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Our FREE online Nepali typing software uses Google transliteration typing service. It provides fast and accurate typing - making it easy to type Nepali language anywhere on the Web.
After you type a word in English and hit a spacebar key, the word will be transliterated into Nepali. You can also hit
backspace key or click on the selected word to get more options on the dropdown menu.
The process of transliterating Nepali to English is very quick and allows unlimited characters and words to be transliterated. Moreover, when you enter the spacebar, the text will be saved on your computer automatically. So in case of browser crash or on the second visit, the previously transliterated text would be recovered.
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Nepali is spoken by more than 17 million speakers in Nepal, Bhutan, Burma and neighboring parts of India. Originally known as "Khas Kura", it was historically the language of the Khasa kingdom which once ruled the foothills of Himalayas.
Nepali is written with the Devanagari alphabet, developed from the Brahmi script in the 11th century AD. It contains 36 consonants and 12 vowels letter. In addition, it has its own representations of numbers that follow the Hindu-Arabic numeral system.
अ आ इ ई उ ऊ ए ऐ ओ औ अं अँ
क ख ग घ ङ च छ ज झ ञा ट ठ ड ढ ण त थ द ध न प फ ब भ म य र ल व श ष स ह क्ष त्र ज्ञ
१ २ ३ ४ ५ ६ ७ ८ ९ ०
Once in Nepal, communities remained completely isolated by steep valleys and high mountains and by thick forest, leading to the evolution of many distinct languages, given as 92 in the 2001 census but now put by Ethnologue at 124 distinct living languages, though this increase in number seems mostly related to distinguishing dialects within larger groups previously thought to belong to a single linguistic community. Ethnologue’s linguistic map for Nepal, reproduced in Figure 1, shows the hotspot of languages scattered across the country.
If we take Trosterud’s suggestion that at least those languages with more than 16,000 speakers should be written, we find that we should expect all languages down to and including Dhimal should be written; this is 28 languages, just under one third of the languages, in line with the proportion in the population of world languages as a whole. Table 3, lists these 28 languages plus two others, with relevant characteristics extracted from Ethnologue. Note that 8 of them have much larger populations across the border in India, with one of these, Maithili, the second largest language of Nepal. This leaves 20 Nepalese languages, only one of which, Nepali, is used in written form in all walks of life and can be considered fully literate; however most of them have at least some limited use in writing.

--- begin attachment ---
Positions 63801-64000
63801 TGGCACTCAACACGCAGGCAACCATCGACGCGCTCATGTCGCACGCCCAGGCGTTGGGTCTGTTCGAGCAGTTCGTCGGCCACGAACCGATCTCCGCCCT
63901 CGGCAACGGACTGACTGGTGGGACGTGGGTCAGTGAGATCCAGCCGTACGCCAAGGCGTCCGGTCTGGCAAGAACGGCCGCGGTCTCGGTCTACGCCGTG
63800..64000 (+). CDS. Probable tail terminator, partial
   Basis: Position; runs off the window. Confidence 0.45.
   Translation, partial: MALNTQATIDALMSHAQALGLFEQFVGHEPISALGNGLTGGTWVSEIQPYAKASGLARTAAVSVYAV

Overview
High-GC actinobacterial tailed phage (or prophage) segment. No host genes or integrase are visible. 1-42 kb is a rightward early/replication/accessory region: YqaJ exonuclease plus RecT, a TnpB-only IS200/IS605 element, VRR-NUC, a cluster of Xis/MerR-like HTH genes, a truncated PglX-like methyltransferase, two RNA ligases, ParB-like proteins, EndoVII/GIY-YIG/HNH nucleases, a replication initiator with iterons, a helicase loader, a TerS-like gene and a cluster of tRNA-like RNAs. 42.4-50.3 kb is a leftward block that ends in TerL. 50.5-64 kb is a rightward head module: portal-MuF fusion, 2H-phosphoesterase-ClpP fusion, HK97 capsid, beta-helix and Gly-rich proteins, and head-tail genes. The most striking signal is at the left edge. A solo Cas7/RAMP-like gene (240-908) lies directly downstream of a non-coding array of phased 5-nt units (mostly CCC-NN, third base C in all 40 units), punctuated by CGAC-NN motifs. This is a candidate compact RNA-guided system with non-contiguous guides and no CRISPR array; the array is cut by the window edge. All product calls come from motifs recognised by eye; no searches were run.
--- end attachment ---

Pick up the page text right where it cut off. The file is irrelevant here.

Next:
However only four of these purely Nepalese languages have any significant tradition of being written:
Ethnologue only reports limited literacy for Newari and Limbu, not surprising since these languages were suppressed by successive Nepalese governments from the late 18th century onwards until 1990. While the writing of Limbu and Lepcha was probably only ever used for special cultural and religious texts, Newar writing was used for a wide range of purposes until the overthrow of their regime by the Gorkhas in the mid 18th century.
Note that cross border languages, and particularly Maithili and Bhojpuri, also have their own mature literature and may be written in their own distinctive script; for Maithili the script is known as Mithilaksha or Tirhuta, for Bhojpuri it is Kaithi.
Indic writing including Devanagari and Bengali has been printed in movable type since around 1800, with the type evolving and being simplified over the centuries (see for example Ross 1999). When computers became used for writing and publishing, the encoding of Devanagari and other Indic scripts was undertaken in India, leading to the Indian Script Code for Information Interchange – ISCII. (BIS 1991). Work had been proposed to include Devanagari within the then established standard for computers, ISO 8859 (Wikipedia 2012), as part 12, but this work was abandoned expecting to adopt ISCII’s codes into ISO 8859. However ISO 8859 was in turn superseded by Unicode, which included a code block for Devanagari and other major Indic scripts from the start, with the code blocks adapted from a 1988 version of ISCII (Unicode 1990). One significant difference between ISCII and Unicode was that in ISCII all the scripts of India had been unified within a single table, with the different scripts selected by appropriate font, whereas in Unicode these were dis-unified into separate code blocks.
The encoding of Limbu was added to the Unicode Standard in April 2003 with the release of version 4.0. Limbu was introduced to the standardisation process by McGowan and Everson in 1999, and a proposal was written jointly by Boyd Michaelovsky and Michael Everson in 2002. Michaelovsky is a linguist who has done considerable field research among the Limbu in Nepal learning about their writing in context, appealing in the proposal to both examples of writing and to the phonology of the spoken language. Even so there have been some discussions since then about missing characters, and in 2011 Pandey proposed two additional composite characters, though there is a case for introducing the virama instead.
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|in english||in Nepali (नेपाली)|
Hajur or Ho
हजुर or हो
Chaina or Haina
छैन or हैन
|Get well soon||
Chadai niko hunuhos
चाँडै निको हुनुहोस्
|I love you||
Ma tapainlai maya garchu
म तपाइलाइ माया गर्छु।